Grinnell Stuns Students with Unusual Tuition Jump
Planned double-digit increase puts costs in line with rivals, administrator says

Des Moines Register
January 23, 2007

By Lisa Rossi

You can forgive Grinnell College students and their parents for wistfully thinking about the good old days, when tuition increased only 5 percent or 6 percent a year at the prestigious Iowa school.

The campus is abuzz with plans for what the college calls a 12.6 percent "market adjustment" that will be phased in over four years, starting this fall with incoming freshmen.

The proposed increase comes at a time when Grinnell's tuition and fees - $29,030 this school year - are already nearly $10,000 a year higher than average for Iowa's private, four-year colleges and universities. The cost of a Grinnell education is $20,000 a year higher than the cost at Iowa's three public universities.

Grinnell President Russell Osgood said the planned increase would bring the school into line with the tuition charged by Grinnell's main competitors for students - Carleton College in Northfield, Minn., Macalester College in St. Paul, Minn., and Oberlin College in Oberlin, Ohio.

"We've been reporting a significantly lower tuition than the schools we immediately overlap and compete with," Osgood said. "At the same time, we are the highest-cost school in the group."

The added revenue will also allow Grinnell to increase the amount of money that goes toward financial aid, thereby helping students from families of modest means graduate with a smaller college loan debt, officials said.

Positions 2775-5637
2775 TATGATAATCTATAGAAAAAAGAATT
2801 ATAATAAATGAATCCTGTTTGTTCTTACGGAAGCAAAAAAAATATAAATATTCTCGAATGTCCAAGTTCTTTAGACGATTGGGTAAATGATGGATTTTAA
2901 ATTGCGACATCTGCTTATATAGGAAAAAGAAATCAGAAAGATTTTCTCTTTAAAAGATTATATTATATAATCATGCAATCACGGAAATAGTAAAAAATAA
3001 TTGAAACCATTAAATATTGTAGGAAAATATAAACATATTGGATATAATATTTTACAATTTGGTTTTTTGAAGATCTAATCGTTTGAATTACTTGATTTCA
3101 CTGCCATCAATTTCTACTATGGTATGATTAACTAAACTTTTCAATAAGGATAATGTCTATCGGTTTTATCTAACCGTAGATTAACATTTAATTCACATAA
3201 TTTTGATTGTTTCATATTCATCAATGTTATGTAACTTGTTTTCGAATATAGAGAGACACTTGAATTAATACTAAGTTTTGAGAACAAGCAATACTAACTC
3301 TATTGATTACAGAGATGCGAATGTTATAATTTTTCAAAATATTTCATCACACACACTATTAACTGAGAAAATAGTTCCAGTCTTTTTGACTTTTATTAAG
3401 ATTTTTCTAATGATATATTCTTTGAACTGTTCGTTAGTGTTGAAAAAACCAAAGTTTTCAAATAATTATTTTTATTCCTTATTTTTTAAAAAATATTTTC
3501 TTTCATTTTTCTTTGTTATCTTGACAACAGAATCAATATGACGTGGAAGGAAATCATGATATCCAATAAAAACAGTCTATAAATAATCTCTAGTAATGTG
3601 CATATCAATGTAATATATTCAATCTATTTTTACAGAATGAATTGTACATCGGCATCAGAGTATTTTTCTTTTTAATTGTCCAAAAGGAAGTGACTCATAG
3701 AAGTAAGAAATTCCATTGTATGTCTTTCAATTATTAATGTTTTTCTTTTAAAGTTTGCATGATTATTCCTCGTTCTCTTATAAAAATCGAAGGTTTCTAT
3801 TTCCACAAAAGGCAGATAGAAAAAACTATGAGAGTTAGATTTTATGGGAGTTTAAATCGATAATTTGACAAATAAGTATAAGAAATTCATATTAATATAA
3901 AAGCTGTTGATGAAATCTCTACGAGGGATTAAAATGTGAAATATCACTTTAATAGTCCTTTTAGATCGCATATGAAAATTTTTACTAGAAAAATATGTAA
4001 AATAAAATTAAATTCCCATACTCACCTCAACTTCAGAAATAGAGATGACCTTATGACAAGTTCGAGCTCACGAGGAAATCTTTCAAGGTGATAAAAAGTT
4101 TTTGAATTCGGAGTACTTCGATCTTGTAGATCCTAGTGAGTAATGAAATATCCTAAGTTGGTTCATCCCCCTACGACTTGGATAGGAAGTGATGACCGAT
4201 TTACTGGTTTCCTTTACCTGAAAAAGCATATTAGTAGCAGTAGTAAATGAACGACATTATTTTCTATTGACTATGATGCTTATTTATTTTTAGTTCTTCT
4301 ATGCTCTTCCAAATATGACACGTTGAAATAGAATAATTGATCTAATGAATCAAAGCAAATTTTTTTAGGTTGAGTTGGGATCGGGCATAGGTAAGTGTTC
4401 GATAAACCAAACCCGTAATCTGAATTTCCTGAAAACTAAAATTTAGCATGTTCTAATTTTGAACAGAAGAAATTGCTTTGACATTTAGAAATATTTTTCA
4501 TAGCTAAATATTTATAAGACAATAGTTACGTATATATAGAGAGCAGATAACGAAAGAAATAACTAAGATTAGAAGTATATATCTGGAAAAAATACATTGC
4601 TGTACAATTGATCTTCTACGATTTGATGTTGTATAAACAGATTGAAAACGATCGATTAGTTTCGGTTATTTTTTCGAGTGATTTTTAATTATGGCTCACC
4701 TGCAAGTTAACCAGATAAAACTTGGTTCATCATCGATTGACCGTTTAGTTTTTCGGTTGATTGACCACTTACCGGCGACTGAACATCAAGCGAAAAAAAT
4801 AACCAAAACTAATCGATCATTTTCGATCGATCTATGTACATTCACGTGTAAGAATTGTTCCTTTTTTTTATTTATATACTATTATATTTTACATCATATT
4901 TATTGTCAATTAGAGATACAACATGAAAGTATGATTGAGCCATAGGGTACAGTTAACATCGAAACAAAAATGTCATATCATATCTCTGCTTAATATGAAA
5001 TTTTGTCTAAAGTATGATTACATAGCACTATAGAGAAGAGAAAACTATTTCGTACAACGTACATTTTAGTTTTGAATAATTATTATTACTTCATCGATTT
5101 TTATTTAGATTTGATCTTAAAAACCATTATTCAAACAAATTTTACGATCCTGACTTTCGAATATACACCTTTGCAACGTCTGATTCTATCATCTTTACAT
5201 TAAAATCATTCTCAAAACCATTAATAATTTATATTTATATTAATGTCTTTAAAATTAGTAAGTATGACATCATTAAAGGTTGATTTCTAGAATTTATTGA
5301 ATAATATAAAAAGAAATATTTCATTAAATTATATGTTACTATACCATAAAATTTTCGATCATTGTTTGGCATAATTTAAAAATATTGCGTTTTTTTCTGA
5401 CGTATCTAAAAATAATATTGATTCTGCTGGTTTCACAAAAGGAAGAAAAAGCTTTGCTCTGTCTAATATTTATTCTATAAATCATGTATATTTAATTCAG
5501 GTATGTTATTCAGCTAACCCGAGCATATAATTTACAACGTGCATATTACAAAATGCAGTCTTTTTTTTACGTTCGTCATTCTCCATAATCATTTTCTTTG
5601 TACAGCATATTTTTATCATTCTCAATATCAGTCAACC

Ten percent of Grinnell's 1,500 students come from families with incomes high enough that the students do not qualify for financial aid, the school said. That means those students will feel the full effect of the higher tuition.

Grinnell's board of trustees is expected to approve the higher tuition when the board meets Feb. 9 and 10. Besides the "market adjustment" of $4,200, the trustees also will be asked to approve what officials said will be a "modest" tuition increase that will be applied to all students.

The double-digit increase - compared with 5 percent to 6 percent increases in the past four years - is the talk of the Grinnell campus.

"Across the board, students are frustrated," said Chris Hall, 21, a senior from Sioux City who is Grinnell's student body president. He said students have lobbied school officials for more student-loan forgiveness and other financial aid. But such a large increase is going to have a "major impact," Hall said.

Osgood said the higher tuition should help the college reduce or eliminate student loans among its graduates.

"The goal is, no one will graduate with loans," Osgood said. "We believe we are the only school that is pursuing the strategy."

In the spring of 2006, the college paid down $214,000 in students' loans. Under the new tuition plan, the college is considering whether to increase its loan forgiveness to between $250,000 and $350,000 for the spring of 2008.